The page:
Set on a Montana cattle ranch in 1925, Jane Campion’s psychological Western is a slow burn. Her adaptation from the novel by Thomas Savage, depicts somewhat of a four-sided death waltz between two brothers. One is a tortured cowboy Phil Burbank (Benedict Cumberbatch), the other, his softhearted brother George Burbank (Jesse Plemons), who have drifted apart in their manner and outlook on the constant life on the range and running of the family ranch. When George marries a restaurant owner named Rose Gordon (Kirsten Dunst), a single mother with a delicate-seeming teenage son Peter (Kodi-Smit McPhee), the stress on their relationship deepens – especially since all four will now have to live on the family ranch together. The movie is divided into five chapters – none which are given a name, but simply an on screen number and these numbers are a clue as to how the story is going to unfold in progressive steps, with each act building into the next. The story that unfolds from this whole scenario is so many things, but mostly can almost be looked at as a cautionary tale, with it being told in a way that feels almost like a study of it’s characters. As the chapters ensue, the focus subtly changes as does the focus on what characters come to the forefront of issues in each of their lives. It’s a movie that demands your complete attention as the individual incidents often matter less than what isn’t shown, the underlying means of it all. Blink and you just might miss it all.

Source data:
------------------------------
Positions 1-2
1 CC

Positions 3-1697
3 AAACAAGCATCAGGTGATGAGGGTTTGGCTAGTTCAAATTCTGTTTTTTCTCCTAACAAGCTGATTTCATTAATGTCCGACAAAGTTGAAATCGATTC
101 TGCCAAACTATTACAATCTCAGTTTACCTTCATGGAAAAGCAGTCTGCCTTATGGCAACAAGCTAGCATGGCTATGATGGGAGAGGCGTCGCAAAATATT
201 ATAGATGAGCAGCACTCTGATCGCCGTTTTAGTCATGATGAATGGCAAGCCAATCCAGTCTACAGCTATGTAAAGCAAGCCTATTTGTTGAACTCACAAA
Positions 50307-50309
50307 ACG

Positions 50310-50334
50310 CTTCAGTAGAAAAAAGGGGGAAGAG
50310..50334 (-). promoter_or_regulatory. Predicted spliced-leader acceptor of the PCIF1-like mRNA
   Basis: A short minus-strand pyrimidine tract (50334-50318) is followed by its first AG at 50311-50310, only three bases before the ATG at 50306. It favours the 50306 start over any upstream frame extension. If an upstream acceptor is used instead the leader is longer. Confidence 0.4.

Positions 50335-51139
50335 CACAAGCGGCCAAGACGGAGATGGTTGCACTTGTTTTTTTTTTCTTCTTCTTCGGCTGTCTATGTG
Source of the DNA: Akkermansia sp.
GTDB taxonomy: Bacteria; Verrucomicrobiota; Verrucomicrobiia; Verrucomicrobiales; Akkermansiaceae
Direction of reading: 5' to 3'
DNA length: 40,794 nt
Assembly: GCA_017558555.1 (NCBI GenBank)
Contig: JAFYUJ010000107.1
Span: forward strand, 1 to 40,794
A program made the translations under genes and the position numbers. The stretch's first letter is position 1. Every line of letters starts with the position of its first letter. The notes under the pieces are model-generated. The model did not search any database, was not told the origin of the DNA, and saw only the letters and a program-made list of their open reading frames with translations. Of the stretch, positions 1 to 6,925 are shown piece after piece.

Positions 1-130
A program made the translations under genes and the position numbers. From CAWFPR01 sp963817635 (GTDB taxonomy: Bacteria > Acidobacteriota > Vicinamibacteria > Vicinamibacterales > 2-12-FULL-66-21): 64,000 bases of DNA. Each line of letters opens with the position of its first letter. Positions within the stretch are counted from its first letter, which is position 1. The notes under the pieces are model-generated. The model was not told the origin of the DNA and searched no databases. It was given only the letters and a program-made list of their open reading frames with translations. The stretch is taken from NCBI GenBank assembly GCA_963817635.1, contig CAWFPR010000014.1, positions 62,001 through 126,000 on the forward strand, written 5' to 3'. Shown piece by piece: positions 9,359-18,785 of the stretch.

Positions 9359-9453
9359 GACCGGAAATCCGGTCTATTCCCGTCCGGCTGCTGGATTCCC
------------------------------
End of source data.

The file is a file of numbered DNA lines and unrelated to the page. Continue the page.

As well the acting is for the most part, on par with Cumberbatch not being anyone’s first idea of a cowboy. While he does well with the body of work, he is just not good with accents and this one as well, is all over the place. Plemons subtle turn as George is just divine and Dunst is fine as well, but heads above the rest is Smit-McPhee, who has the toughest task as the smart, somewhat devious, shy young man who consistently surprises the viewer – pay attention to this character as he is the underlying thread throughout as little pieces of him are given to you at times, that if you miss them, you won’t understand the absolute brilliance of his character. Thomasin McKenzie, Adam Beach and Keith Carradine fill out some of the fairly large supporting cast as well.
“THE POWER OF THE DOG” is streaming on Netflix
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3 thoughts on “REVIEW: “THE POWER OF THE DOG” (2021) Netflix”
Great post 🙂 I am actually a bigger fan of the film that you may be (I think it is one of the best films of the year) and I am also a huge fan of it’s director, which is Jane Campion 🙂 Anyway, keep up the great work as always 🙂
I do think it is one of the better films of the year as well, also a fan of Campion’s – it did just lack a few things here & there… but those supporting performances made it 100% better. I don’t know if I would have like it as much without them. But it’s a good movie for sure. Happy Holidays to you and yours John.
Happy Holidays to you as well 🙂